Take a Broom to Work

My first ride in the cab of a train in North America was on Saturday 17th August 1963.  I had just completed my schooling and spent ten weeks in the USA before returning to take up a position with British Railways.  I was in Wenatchee, Washington, in the Pacific North West. Wenatchee lies to the east of the Cascade mountains in very dry country which suffers from summer drought. The town is served by the single track main line of the Great Northern Railway, now part of the Burlington Northern Santa Fe. Wenatchee has a fruit growing industry and in the picking season the large refrigerator cars are very much in evidence.

Engineer Williams was in charge of train 88. He had seven units, a total of 13,500 horse power, weighing 871 tons.  The locomotives for this train comprised three F9s, three GP20s and one of the then new GP30s and had a total length of 350 feet. Climbing into the cab of the leading F9, which was painted a pleasing livery of green and orange, the first thing that caught my eye was the water cooler. In contrast to the British steam locomotives I had worked on, the engineer had a comfortable seat, so comfor­table, that there was a painted sign:

"Do not place feet on windshield”

Although he had a padded seat, the engineer had to exhibit a great deal of skill in the handling of his 5,300 ton train of 118 cars which, together with the locomotive was one and a quarter miles long. The radio crackled into life:

"Highball eastbound train eighty-eight"

The message was repeated and with a hiss the independent brake was released, the bell started to ring and the throttle was advanced into the first notch. No attempt was made to exceed three miles per hour until all of the coupler slack had been taken out of the train. After what seemed an age, the conductor in the caboose radioed that the end was at last moving and we speeded up, winding our way along the Columbia River valley past the Fruit Growers Express de­pot with its many rows of orange cars. With the controller opened full, we rapidly accelerated to 46 mph across the river and past the Rock Island Dam with its distinctive fish ladders by which the fish ascend the dam. Riding in the cab was very comfortable at this speed, but there was some harder work ahead. The sides of the valley began to close in around us and we could see the beginning of a formidable one per cent grade. A yellow signal for permanent way work spoilt any chances of a run at the climb of almost 700 feet in 15 miles and, although the throttle was opened full, speed fell steadily to 25 mph. We held this speed all the way around Horseshoe Curve, where the train reversed direction and we could see the back of the train going the opposite way. Outside the temperature was in the upper nineties in this dry, arid land where very little will grow except with the aid of irrigation.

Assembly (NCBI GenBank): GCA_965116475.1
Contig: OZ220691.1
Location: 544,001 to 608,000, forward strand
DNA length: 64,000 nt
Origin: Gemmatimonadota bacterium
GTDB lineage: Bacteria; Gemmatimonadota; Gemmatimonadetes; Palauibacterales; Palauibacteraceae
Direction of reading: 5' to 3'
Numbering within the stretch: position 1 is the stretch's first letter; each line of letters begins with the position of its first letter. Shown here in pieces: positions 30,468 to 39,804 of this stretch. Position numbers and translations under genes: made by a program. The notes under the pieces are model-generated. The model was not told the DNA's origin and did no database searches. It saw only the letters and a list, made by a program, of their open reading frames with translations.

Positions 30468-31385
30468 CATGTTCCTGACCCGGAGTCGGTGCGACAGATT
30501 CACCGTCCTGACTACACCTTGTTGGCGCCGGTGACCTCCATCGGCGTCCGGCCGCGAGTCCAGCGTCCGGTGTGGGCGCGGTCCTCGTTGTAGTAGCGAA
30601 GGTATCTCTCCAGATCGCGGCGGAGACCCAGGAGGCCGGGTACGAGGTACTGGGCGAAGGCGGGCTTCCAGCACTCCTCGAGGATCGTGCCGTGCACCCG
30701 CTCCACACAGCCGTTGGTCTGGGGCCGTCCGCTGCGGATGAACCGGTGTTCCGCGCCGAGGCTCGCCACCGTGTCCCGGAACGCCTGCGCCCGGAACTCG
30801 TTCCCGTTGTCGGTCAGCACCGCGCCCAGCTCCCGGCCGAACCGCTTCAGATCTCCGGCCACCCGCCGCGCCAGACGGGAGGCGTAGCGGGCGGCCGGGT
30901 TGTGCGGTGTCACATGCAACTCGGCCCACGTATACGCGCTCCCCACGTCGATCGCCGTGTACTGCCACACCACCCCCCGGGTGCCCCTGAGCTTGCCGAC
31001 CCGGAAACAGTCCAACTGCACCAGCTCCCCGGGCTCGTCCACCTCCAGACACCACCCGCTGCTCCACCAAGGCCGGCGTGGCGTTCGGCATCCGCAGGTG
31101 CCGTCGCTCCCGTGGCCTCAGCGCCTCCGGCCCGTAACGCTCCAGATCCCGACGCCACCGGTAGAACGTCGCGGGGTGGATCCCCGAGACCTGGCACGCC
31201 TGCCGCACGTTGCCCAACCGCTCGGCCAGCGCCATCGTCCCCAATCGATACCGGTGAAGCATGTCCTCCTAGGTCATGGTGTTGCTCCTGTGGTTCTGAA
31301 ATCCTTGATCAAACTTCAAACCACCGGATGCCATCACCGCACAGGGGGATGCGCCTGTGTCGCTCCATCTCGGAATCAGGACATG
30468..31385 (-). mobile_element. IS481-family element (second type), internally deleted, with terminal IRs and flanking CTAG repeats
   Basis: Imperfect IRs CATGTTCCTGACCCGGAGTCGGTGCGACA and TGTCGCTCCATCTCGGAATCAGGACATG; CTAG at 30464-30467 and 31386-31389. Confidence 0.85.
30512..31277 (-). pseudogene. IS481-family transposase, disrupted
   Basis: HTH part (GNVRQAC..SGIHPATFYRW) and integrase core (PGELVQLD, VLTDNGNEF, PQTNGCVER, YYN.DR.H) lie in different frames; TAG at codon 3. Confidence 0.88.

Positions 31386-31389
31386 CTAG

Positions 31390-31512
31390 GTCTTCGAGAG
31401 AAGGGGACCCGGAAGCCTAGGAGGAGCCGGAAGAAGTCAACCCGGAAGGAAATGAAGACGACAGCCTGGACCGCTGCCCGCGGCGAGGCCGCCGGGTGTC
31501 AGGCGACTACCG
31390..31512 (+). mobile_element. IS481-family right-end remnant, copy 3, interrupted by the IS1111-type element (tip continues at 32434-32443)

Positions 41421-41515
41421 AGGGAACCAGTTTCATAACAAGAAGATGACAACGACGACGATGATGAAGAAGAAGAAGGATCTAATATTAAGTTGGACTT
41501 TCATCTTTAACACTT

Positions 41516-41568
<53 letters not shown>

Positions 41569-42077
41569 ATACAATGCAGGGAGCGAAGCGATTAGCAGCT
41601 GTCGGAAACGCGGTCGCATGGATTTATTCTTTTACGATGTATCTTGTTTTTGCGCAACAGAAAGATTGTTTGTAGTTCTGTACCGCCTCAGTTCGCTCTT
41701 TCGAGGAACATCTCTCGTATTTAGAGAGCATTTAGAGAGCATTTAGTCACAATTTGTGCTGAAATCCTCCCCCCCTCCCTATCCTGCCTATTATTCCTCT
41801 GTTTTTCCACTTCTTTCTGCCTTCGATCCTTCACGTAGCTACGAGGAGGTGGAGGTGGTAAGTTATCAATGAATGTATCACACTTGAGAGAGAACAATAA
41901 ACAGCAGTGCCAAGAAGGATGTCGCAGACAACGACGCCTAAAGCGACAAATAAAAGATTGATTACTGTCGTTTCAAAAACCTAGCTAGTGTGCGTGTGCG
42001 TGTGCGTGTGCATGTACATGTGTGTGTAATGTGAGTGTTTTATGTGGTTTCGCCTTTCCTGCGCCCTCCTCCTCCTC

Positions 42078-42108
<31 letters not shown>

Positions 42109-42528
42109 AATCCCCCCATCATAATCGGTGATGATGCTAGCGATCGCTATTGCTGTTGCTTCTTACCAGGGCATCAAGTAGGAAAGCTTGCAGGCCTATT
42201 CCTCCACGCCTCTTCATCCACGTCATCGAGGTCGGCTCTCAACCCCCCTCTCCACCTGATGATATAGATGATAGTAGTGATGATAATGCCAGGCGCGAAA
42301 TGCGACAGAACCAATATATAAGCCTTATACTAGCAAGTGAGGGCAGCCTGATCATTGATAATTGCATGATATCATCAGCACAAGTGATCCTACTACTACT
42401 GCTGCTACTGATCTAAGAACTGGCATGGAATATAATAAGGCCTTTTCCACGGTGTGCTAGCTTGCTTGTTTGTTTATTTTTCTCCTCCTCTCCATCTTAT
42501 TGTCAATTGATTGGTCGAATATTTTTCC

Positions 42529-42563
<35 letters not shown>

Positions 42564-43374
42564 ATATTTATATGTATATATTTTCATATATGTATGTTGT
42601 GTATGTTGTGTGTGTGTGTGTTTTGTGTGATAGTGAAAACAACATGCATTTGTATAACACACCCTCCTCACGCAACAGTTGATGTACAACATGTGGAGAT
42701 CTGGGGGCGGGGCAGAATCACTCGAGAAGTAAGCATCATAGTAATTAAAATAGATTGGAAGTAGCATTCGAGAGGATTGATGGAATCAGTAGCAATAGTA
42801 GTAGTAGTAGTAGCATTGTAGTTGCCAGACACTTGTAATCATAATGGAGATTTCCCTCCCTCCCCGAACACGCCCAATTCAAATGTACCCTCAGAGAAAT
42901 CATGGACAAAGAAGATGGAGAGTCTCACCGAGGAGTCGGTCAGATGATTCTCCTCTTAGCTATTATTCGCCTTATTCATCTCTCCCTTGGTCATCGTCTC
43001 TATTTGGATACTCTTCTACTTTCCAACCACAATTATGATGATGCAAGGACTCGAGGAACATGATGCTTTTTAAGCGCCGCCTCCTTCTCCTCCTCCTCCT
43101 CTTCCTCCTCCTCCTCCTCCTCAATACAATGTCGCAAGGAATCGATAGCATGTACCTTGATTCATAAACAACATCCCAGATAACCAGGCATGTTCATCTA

ll too soon we heard the air brake being applied to slow the train to a walking pace so that I could drop off with Joe Gaynor, the Assistant Master Mechanic, whose wife was waiting to take us back to Wenatchee.  I stood on the platform at Quincy and watched the cars roll by.  The land was perfectly flat and at one time the train seemed to stretch from horizon to horizon.  So this was North American rail­roading. No loose coupled trains here relying upon the locomotive and van brakes (and a good deal of luck). Everything was bigger - locomo­tives, freight cars and train lengths. This one short trip was to whet my appetite for North American railroading. I suppose that after this it was inevitable that I should one day come back

On the way back to Wenatchee, I learned that railroad life does have its lighter side. One day an engineer was taking a drag freight through the Cascade Tunnel which, at that time, was electrified. After some time, he realized that the end of the tunnel was not getting any closer and he realized that he had stalled.  However, the throttle was still full open, and when assistance arrived it was found that the wheels had ground them­selves into the rails so that the locomotive was stuck fast.  From that day on, the engineer carried a broom with him which he would periodical­ly stick out of the cab against the tunnel wall to assure himself that he was in fact still moving

Ottawa Valley Associated Railroaders, The Interchange May 2009.

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